Reconstruction for chronic Achilles tendinopathy: comparison of flexor hallucis longus (FHL) transfer versus V-Y advancement
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Several operative techniques exist for Achilles tendinopathy. The purpose of our study was to compare the clinical and functional outcomes of flexor hallucis longus (FHL) transfer and V-Y advancement for the treatment of chronic insertional Achilles tendinopathy.
Retrospective chart review from 2010 to 2016 of patients that underwent FHL transfer or V-Y advancement for chronic insertional Achilles tendinopathy. Outcome measures were compared for these two procedures.
In total, 46 patients (49 ankles) with a mean age of 55.0 (range 33–73) years. Mean follow-up time 44.7 +/− 25.5 months. FHL group had 21 patients (21 ankles) with 89% satisfaction, 14% complication rate, final VAS of 0.4, final VISA-A of 89.1, subjective strength improvement following surgery of 78%, and 94% would recommend the procedure. V-Y group had 25 patients (28 ankles) with 74% subjective satisfaction, 21% complication rate, final VAS of 1.4, final VISA-A of 78.4, subjective strength improvement following surgery of 67%, and 84% would recommend the procedure. There was no significant difference in any of the results rates between the two groups (p > .05).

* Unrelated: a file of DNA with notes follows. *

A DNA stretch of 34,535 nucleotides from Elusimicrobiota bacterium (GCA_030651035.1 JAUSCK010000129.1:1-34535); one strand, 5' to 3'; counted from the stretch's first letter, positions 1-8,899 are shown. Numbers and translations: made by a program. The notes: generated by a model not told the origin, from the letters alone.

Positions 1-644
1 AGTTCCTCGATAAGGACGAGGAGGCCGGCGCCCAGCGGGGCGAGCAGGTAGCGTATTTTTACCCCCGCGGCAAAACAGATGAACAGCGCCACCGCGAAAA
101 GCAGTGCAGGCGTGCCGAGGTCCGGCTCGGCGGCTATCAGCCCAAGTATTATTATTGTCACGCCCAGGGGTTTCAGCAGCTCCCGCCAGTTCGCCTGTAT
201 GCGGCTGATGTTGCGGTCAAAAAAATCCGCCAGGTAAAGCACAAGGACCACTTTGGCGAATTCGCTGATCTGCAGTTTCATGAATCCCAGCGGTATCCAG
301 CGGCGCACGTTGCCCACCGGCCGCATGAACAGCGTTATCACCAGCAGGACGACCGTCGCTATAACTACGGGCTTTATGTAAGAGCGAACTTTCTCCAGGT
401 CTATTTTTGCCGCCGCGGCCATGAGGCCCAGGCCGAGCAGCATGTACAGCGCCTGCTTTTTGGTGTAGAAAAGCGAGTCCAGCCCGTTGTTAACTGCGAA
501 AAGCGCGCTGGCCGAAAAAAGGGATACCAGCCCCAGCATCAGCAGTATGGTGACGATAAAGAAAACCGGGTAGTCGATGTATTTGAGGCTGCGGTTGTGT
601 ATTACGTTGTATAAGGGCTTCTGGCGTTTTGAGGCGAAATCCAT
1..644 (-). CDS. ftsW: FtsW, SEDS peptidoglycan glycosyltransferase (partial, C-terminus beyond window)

V-Y advancement is comparable to FHL transfer for the operative management of insertional Achilles tendinopathy. Though our results trend towards less satisfactory results following V-Y advancement, we found high satisfaction rates with similar functional outcomes and complication rates in both operative groups. We suggest considering V-Y advancement as a viable option for the primary treatment of chronic insertional Achilles tendinopathy in patients who may not be an ideal candidate for FHL transfer.
KeywordsAchilles tendinopathy Flexor hallucis longus V-Y advancement
This work was presented at the Alabama Orthopaedic Society (AOS) 2017 but never published in the final form. We would also like to thank Girish Motwani, M.D., for his contributions to this research.
Compliance with ethical standards
Conflict of interest
The authors declare that they have no conflict of interest.
Institutional review board approval was obtained prior to this study.
For this type of study, formal consent was not required.